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Mol Microbiol. 2013 Nov;90(4):680-98. doi: 10.1111/mmi.12389. Epub 2013 Sep 16.

Trapping and visualizing intermediate steps in the mismatch repair pathway in vivo.

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Department of Molecular, Cellular, and Developmental Biology, University of Michigan, 830 North University Ave, Ann Arbor, MI, 48109-1048, USA.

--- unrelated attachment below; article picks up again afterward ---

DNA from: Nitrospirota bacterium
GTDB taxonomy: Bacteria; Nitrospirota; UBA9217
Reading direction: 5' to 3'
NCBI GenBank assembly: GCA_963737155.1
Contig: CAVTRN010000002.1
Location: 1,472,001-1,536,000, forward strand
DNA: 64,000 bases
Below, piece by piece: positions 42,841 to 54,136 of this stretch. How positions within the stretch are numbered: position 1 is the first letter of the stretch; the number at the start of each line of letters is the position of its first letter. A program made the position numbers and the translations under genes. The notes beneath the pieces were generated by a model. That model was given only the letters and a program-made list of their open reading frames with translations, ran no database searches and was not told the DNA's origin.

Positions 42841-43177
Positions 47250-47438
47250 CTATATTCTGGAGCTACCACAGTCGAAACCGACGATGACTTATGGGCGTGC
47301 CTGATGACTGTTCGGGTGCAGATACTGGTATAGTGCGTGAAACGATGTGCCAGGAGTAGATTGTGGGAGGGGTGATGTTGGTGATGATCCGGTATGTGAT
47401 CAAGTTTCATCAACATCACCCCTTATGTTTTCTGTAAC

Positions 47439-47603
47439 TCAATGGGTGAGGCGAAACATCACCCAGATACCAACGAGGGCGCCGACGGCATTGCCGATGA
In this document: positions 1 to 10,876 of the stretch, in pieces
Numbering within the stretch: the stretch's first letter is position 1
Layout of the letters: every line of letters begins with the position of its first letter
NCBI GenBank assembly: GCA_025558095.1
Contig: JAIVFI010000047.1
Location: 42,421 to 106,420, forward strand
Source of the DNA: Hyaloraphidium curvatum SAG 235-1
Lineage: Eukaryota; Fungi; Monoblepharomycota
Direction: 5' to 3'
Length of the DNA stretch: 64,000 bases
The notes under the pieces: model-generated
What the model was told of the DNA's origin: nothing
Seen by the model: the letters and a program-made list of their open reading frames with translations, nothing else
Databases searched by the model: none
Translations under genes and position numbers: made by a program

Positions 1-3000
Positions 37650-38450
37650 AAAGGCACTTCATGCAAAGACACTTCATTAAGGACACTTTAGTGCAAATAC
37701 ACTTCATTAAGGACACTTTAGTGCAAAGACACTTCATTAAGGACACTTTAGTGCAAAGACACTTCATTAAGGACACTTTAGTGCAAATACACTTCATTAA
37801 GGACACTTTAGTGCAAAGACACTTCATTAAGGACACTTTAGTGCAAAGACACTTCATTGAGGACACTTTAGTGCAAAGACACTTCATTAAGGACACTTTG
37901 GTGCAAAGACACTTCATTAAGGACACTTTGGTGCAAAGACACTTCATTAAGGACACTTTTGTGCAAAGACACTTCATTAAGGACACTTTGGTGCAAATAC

During mismatch repair, MutS is responsible for mismatch detection and the recruitment of MutL to the mismatch through a mechanism that is unknown in most organisms. Here, we identified a discrete site on MutS that is occupied by MutL in Bacillus subtilis. The MutL binding site is composed of two adjacent phenylalanine residues located laterally in an exposed loop of MutS. Disruption of this site renders MutS defective in binding MutL in vitro and in vivo, while also eliminating mismatch repair. Analysis of MutS repair complexes in vivo shows that MutS mutants defective in interaction with MutL are 'trapped' in a repetitive loading response. Furthermore, these mutant MutS repair complexes persist on DNA away from the DNA polymerase, suggesting that MutS remains loaded on mismatch proximal DNA awaiting arrival of MutL. We also provide evidence that MutS and MutL interact independent of mismatch binding by MutS in vivo and in vitro, suggesting that MutL can transiently probe MutS to determine if MutS is mismatch bound. Together, these data provide insights into the mechanism that MutS employs to recruit MutL, and the consequences that ensue when MutL recruitment is blocked.

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